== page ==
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This pretty much says it all. Remember what they said about the Tea Party?
You mean about the time their approval ratings started to tank?
That picture is indeed priceless. The Tea Party is made up of normal, hard-working Americans while the Occupy Wall Street mob are the freaks, losers, and garbage of society.
And once again a romanticized fiction of democracy is lauded while the unfashionably clad suffer demagoguery as they exemplify the public, the working man the very heart and pulse of the republic.
It's as though Zuccotti Park it the worlds largest grocery store sweets aisle, and we are witnessing the greatest collective toddler tantrum in American history.
Your right, Rob. An unforgettable image. It's hard to believe they can take themselves so seriously. Or that they believe in what they are standing up for. They scream self-righteous indignation and moral superiority. I can't possibly imagine sitting down to a meal with them. Let alone be in the same room.
I mean look at them. Slightly overweight. Hopelessly un-hip. Hardly the image one would expect of such a "vibrant and important" movement. No sense of irony in the lot of them. As Bugs would say..."What a bunch of maroons."
To be fair, some of the Occupy Your City protests are less violent. I went to one that cropped up in Tampa Bay yesterday, and it was rather benign.
(I want to say it is because Floridians are generally nicer than New Yorkers, but as a resident I'm biased.)
the GOP candidate who gives the wittiest and funniest reactions to the Occupy Wall Street gang will see their poll numbers boost up. I like Herman Cain's initial attempt.
if the candidates can also find a way to hang the craziness of #occupywallstreet around the necks of vulnerable swing state democrats, they'll be more popular with the base.
Tea Party groups I know are educators, giving constitutional workshops and basing their activities and positions on specific constitutional principles.
The "occupier" crowds rail against bankers rather than the crony-capitalist politicians that empower them. In other words, these mostly anarchistic, overly-emotional Wall Street haters just ain't that bright (useful idiots).
some of the protestors are paid to participate.
BlueAnt: To be fair, some of the Occupy Your City protests are less violent. I went to one that cropped up in Tampa Bay yesterday, and it was rather benign.
(I want to say it is because Floridians are generally nicer than New Yorkers, but as a resident I'm biased.) · Oct 7 at 2:22am
I have two quibbles with this one. One, New Yorkers are actually quite nice people, with a few giving the rest a bad name. Two, aren't many residents of Florida former New Yorkers? (I asked, smiling.)
I have two quibbles with this one. One, New Yorkers are actually quite nice people, with a few giving the rest a bad name. Two, aren't many residents of Florida former New Yorkers? (I asked, smiling.) · Oct 7 at 6:30am
The Tampa side is more Michigan, Illinois, Canadian. Think I-75 from Michigan to Naples. The Miami side is more Northeastern. New York, New Jersey, etc. Think I-95 from Maine to Miami.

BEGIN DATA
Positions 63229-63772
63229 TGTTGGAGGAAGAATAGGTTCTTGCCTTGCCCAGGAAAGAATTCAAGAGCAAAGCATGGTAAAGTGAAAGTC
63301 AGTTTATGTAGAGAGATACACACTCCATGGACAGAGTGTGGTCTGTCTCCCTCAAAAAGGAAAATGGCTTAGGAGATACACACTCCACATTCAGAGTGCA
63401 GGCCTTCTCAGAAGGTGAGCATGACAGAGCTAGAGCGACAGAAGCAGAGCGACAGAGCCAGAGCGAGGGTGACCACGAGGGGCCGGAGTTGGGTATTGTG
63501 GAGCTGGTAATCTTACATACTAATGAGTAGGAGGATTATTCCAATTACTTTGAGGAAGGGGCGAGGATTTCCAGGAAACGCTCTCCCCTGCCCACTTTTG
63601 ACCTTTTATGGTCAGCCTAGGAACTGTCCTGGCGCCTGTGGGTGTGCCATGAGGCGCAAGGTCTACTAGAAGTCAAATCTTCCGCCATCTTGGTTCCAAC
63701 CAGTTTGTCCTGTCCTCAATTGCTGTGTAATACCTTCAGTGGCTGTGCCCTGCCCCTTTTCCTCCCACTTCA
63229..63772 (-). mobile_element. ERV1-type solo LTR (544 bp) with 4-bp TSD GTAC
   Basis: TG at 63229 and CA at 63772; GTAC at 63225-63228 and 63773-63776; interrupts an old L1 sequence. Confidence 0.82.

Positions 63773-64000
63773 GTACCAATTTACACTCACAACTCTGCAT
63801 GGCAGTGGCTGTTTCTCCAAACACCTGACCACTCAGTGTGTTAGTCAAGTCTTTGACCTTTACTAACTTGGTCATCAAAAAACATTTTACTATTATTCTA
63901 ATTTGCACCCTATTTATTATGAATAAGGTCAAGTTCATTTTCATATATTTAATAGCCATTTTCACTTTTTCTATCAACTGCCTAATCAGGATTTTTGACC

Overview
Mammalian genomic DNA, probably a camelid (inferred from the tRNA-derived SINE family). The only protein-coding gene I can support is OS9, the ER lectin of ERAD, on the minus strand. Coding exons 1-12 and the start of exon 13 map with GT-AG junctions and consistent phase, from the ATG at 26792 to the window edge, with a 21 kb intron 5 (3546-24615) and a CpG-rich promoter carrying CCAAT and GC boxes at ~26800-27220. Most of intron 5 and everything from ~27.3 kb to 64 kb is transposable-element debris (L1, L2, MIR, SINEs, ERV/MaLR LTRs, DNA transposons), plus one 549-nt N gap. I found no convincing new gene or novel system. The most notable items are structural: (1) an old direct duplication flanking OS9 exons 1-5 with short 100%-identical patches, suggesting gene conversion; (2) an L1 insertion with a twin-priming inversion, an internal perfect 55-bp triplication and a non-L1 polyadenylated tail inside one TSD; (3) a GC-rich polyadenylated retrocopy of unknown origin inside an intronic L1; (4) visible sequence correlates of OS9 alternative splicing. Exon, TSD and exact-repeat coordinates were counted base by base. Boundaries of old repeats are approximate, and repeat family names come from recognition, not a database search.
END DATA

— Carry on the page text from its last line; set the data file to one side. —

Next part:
Flashback from a Drew in Wisconsin post, Sept 1:
[Drew quoting the protestors call to action]: On the 17th of September, we want to see 20,000 people to [sic] flood into lower Manhattan, set up tents, kitchens, peaceful barricades and occupy Wall Street for a few months. Once there, we shall incessantly repeat one simple demand in a plurality of voices and we will not leave until that demand has been met.
[From Drew]: "And what is that demand? Well, they're not quite sure. The gathering has been planned, the demands . . . not so much. But they're taking a poll to see what they might want to demand once they get there. ..."
Is it just me, or do these protesters seem to be inordinately passionate/angry/unhinged regarding subjects that they didn't even know they were protesting just one month ago? I usually require at least two months to get this worked up over something...
Wrong picture. A better photo would contrast the few thousand in Zucotti Park (and a few hundreds elsewhere) vs. the millions who poured out spontaneously for a million man protest in Washington DC following the president's inauguration. There is no demographic group in the United States, nor any coalition of groups, that can put more people in the streets than America's middle-class. For now.
The quote I heard this morning from a demonstrator in Dallas: "I think they heard the message. What that message is? I don't know. Everyone takes away their own ideas."
DutchTex: The quote I heard this morning from a demonstrator in Dallas: "I think they heard the message. What that message is? I don't know. Everyone takes away their own ideas." · Oct 7 at 7:31am
Edited on Oct 07 at 07:31 am
The quote I heard from the Sacramento organizer was: "We're putting together a message team now."
It's easy to blame the bankers, and demand that they set up an apple stall on the street, but the problem lies with us, and is much more difficult to fix, according to Spengler.
Rob thanks so much for this you are right on it. I attended a Tea Party rally. I am an orthodox jew who wears a yamulke. They were beaming with smiles and shaking my hand. Everyone was courteous and upbeat. The signs were all about taxes and respect for the constitution. The word was being passed that left wing goons were invading the rallys trying to start fist fights. The rule was do not respond. Let the police handle them. I recommend attending a rally to everyone. You must see for yourself and realize the level of the lying that the MSM and the Administration is up to. Thanks Rob.
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